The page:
Health

Pad-woman’s mask foray floors Anand Mahindra

New Delhi: Thirty-year-old Suhani Mohan’s phone did not stop ringing after Mahindra Group Chairman Anand Mahindra tweeted about Mohan’s ambitious project to replace the sanitary pad machine and become a craftsman. In the midst of the Kovid-19 epidemic, the last thing Suhani heard was that medical facilities were running out of protective face masks. Kami can endanger her doctor brother and sister-in-law, and she could not sleep thinking about it.

“I did a little research and found that making masks was similar to making sanitary pads.” The next day Suhani and her partner Karthik Mehta, both IITians and co-founders of a sanitary pad setup, had a task in hand.

In 2015, the pair created their own automatic machine that can produce 50,000 pads per day. The co-founder of Saral Designs, the Mohan-Mehta duo, started working on a replica of the model last month. “By 15 March, the design of our facade was ready, but we got stuck because we needed some material and were finding it difficult to find due to the lockdown. I thought big companies would be open. “When Suhani started contacting people who could help, her search ended with Anand Mahindra through a friend. “Within a few hours of shooting an email, we had a response. They were encouraged and happy to help. ”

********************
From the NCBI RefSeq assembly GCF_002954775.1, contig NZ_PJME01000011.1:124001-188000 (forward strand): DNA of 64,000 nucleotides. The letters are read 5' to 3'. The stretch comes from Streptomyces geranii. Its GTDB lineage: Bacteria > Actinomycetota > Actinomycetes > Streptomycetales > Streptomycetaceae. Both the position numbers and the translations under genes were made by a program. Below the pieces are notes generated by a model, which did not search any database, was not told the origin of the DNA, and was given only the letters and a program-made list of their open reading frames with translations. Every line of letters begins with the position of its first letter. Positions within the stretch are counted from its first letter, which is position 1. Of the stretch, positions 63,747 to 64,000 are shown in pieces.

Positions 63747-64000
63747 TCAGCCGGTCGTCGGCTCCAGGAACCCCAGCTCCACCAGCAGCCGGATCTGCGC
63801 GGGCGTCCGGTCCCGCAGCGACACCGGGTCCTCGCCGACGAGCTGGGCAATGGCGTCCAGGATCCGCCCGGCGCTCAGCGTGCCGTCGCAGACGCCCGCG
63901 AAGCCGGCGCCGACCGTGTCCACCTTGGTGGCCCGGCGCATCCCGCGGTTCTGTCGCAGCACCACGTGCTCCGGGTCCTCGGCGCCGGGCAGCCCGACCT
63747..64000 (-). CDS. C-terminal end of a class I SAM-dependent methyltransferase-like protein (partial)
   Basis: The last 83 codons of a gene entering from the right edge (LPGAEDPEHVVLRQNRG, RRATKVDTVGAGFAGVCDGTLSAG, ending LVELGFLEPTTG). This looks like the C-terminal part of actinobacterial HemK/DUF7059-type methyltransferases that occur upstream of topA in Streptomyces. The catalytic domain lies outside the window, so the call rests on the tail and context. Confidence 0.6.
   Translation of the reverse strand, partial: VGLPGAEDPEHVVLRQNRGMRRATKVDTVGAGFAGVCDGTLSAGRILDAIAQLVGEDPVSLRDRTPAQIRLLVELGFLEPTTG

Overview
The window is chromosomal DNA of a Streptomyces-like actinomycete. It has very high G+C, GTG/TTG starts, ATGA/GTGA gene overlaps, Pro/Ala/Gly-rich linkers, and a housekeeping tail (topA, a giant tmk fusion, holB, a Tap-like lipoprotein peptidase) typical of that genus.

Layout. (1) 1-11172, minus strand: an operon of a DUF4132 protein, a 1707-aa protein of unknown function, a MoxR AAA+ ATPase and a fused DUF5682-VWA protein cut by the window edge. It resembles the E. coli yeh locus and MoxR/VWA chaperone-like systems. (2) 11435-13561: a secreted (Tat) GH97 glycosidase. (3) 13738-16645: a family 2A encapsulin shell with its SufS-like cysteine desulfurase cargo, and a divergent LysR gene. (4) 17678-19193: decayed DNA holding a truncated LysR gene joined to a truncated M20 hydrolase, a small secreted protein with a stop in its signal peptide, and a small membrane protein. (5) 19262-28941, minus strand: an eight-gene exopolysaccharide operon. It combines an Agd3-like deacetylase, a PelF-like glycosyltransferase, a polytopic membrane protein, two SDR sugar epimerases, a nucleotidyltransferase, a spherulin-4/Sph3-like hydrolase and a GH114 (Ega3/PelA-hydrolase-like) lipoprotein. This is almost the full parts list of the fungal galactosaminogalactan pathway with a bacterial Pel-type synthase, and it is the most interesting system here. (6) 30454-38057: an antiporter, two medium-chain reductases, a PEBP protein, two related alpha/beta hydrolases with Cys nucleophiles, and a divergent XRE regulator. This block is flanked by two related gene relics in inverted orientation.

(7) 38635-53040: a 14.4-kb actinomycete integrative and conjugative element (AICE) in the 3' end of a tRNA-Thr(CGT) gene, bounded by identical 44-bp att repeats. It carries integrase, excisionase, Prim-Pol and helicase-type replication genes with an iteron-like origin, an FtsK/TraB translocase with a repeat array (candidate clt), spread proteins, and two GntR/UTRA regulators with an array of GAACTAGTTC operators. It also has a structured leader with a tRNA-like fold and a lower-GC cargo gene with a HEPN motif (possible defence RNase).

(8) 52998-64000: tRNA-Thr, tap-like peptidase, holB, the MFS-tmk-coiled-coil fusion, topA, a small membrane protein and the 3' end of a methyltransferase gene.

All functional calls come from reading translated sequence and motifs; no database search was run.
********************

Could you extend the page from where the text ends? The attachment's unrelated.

Suhani can control the excitement in her voice. “Mr. Mahindra was generous enough to welcome us and asked us to use his Kandivali plant,” she said. The project team had their first production-produced facade on Friday. The first 3,000, three-ply surgical masks were ready, a feat that Mahindra called a sequel to the Bollywood film Padman.

Working around the clock, the team took out a rally to instill passion and focus on helping frontline workers to save patients from Kovid-19. Things began to grow rapidly after coming in contact with Mr. Mahindra. We started the first production of three-ply masks yesterday and are currently producing 3,000 masks a day, ”she said with pride.

After a successful trial, there is no need to look back at Suhani, who plans to install more machines like this. “We have 30 machines across India that make sanitary pads. We are primarily machine manufacturers, and once started, we plan to take it further. I believe that capacity should not be hindered. We should not depend on any other country. “While the new masks are not yet in the market, Suhani has found her first two customers at her brother and sister-in-law’s house.” “Everyone at home is happy that they have got protection.”

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